Obviously $100 is a small amount of money, but if you apply the total percent returns to $100,000 the numbers really become impressive. If you take your money out after just 5 years, you’d have $127,630. But if you wait 20 years to take your money out, you’d have $265,330. By waiting 15 years, you more than double your money. I’ll gladly trade the instant gratification for deferred gratification with those kinds of returns!

Jobs

People often switch jobs because they get frustrated that they aren’t making enough money. It’s never great to feel undervalued, at work or anywhere else for that matter, so I understand the thought process behind this. However, I know far too many people who have switched jobs for more money without staying at the first job for long enough to deserve a promotion. Not that all promotions require X amount of time before one deserves it, but a company needs to get a good feel for their employees before just promoting them because they did a good job on one or two projects in the time they have been there. A company needs to analyze their employees to see if they’re a good fit and what position(s) their specific skillset works best with. Companies want their employees to thrive as much as they want their business to thrive. This should be a two-way street, too.

Should you, as the employee, want to give a job time before thinking you deserve a promotion and raise? Maybe you’re frustrated with one aspect of your job, like a boss for example, so you want to leave. Then you hear shortly after you leave the company to move on to a new job that the boss who was causing your negative feelings about your job has now left or moved on to a new role. If you would have stayed and waited it out, you could have been had the exact job you left to try to find. I know this because I speak from experience. I absolutely love my current job and do not regret my decision at all, but it is funny to think back on how different things would be now if I had waited it out a little longer at my past job. I certainly would be making more money since I took a pay cut for the job I have now!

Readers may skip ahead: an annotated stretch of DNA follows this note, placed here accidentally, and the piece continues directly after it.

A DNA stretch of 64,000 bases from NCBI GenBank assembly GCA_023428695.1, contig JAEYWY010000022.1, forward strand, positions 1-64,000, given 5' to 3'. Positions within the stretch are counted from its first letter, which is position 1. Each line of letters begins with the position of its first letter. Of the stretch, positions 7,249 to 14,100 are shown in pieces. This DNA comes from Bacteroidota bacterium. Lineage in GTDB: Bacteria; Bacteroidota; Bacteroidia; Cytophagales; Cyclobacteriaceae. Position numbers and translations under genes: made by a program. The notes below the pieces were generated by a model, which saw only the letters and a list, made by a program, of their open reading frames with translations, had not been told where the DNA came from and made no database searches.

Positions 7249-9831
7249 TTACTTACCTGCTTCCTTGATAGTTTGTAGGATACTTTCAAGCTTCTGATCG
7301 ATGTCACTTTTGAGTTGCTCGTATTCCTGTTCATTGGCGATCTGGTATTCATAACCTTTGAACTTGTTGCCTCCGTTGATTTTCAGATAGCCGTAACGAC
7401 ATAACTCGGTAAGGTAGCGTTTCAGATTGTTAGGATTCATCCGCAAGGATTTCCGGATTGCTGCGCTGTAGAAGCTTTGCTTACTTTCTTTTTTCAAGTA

My advice: be patient and you will be rewarded. That shirt you really want will go on sale. You will find a cheaper alternative to that expensive table you found.  That stock you want to sell will go up. Your interest will compound. Work hard enough and you will receive a promotion/raise. Delayed gratification is so much better than settling for instant gratification, when you end up getting even better results by waiting. Because who doesn’t love having more money?

What’s one example of how you are saving or making money by deferring your gratification? Or on the other hand, I’d love to hear an example of how instant gratification made you (or someone you know) lose money!

8 thoughts on “Instant Gratification is Depriving You of Money

  1. This is something I constantly struggle with, because, just like you, I’m also super impatient. There is a list of restaurants I want to go to but won’t because they don’t take reservations (there’s a saving money tip in there somewhere right?)